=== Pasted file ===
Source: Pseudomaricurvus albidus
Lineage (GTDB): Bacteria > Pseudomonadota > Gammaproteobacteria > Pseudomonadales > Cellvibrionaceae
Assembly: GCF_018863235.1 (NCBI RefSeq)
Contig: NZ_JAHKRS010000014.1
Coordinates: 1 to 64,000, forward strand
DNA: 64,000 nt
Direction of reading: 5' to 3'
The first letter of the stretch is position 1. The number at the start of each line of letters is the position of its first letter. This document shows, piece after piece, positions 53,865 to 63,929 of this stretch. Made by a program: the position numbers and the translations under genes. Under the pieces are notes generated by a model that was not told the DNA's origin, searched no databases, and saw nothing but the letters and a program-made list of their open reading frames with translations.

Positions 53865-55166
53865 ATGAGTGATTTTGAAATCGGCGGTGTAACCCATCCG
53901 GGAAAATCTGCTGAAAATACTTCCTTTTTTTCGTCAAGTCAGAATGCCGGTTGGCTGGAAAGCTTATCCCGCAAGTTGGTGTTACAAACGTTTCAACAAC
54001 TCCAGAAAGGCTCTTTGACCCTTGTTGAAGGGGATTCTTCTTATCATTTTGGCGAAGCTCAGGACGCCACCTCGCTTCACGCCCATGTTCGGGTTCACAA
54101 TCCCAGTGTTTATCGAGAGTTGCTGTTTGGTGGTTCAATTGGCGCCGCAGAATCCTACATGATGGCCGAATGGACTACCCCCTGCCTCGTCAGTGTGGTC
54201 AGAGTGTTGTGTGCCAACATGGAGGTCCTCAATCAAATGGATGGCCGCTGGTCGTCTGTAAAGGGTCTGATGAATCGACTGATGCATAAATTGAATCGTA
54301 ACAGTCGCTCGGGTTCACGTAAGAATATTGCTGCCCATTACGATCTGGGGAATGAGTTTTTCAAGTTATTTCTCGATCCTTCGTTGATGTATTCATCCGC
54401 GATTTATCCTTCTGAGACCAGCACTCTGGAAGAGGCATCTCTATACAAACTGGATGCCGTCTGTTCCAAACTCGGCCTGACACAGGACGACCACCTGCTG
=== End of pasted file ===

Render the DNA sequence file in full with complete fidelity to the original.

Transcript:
Source: Pseudomaricurvus albidus
Lineage (GTDB): Bacteria > Pseudomonadota > Gammaproteobacteria > Pseudomonadales > Cellvibrionaceae
Assembly: GCF_018863235.1 (NCBI RefSeq)
Contig: NZ_JAHKRS010000014.1
Coordinates: 1 to 64,000, forward strand
DNA: 64,000 nt
Direction of reading: 5' to 3'
The first letter of the stretch is position 1. The number at the start of each line of letters is the position of its first letter. This document shows, piece after piece, positions 53,865 to 63,929 of this stretch. Made by a program: the position numbers and the translations under genes. Under the pieces are notes generated by a model that was not told the DNA's origin, searched no databases, and saw nothing but the letters and a program-made list of their open reading frames with translations.

Positions 53865-55166
53865 ATGAGTGATTTTGAAATCGGCGGTGTAACCCATCCG
53901 GGAAAATCTGCTGAAAATACTTCCTTTTTTTCGTCAAGTCAGAATGCCGGTTGGCTGGAAAGCTTATCCCGCAAGTTGGTGTTACAAACGTTTCAACAAC
54001 TCCAGAAAGGCTCTTTGACCCTTGTTGAAGGGGATTCTTCTTATCATTTTGGCGAAGCTCAGGACGCCACCTCGCTTCACGCCCATGTTCGGGTTCACAA
54101 TCCCAGTGTTTATCGAGAGTTGCTGTTTGGTGGTTCAATTGGCGCCGCAGAATCCTACATGATGGCCGAATGGACTACCCCCTGCCTCGTCAGTGTGGTC
54201 AGAGTGTTGTGTGCCAACATGGAGGTCCTCAATCAAATGGATGGCCGCTGGTCGTCTGTAAAGGGTCTGATGAATCGACTGATGCATAAATTGAATCGTA
54301 ACAGTCGCTCGGGTTCACGTAAGAATATTGCTGCCCATTACGATCTGGGGAATGAGTTTTTCAAGTTATTTCTCGATCCTTCGTTGATGTATTCATCCGC
54401 GATTTATCCTTCTGAGACCAGCACTCTGGAAGAGGCATCTCTATACAAACTGGATGCCGTCTGTTCCAAACTCGGCCTGACACAGGACGACCACCTGCTG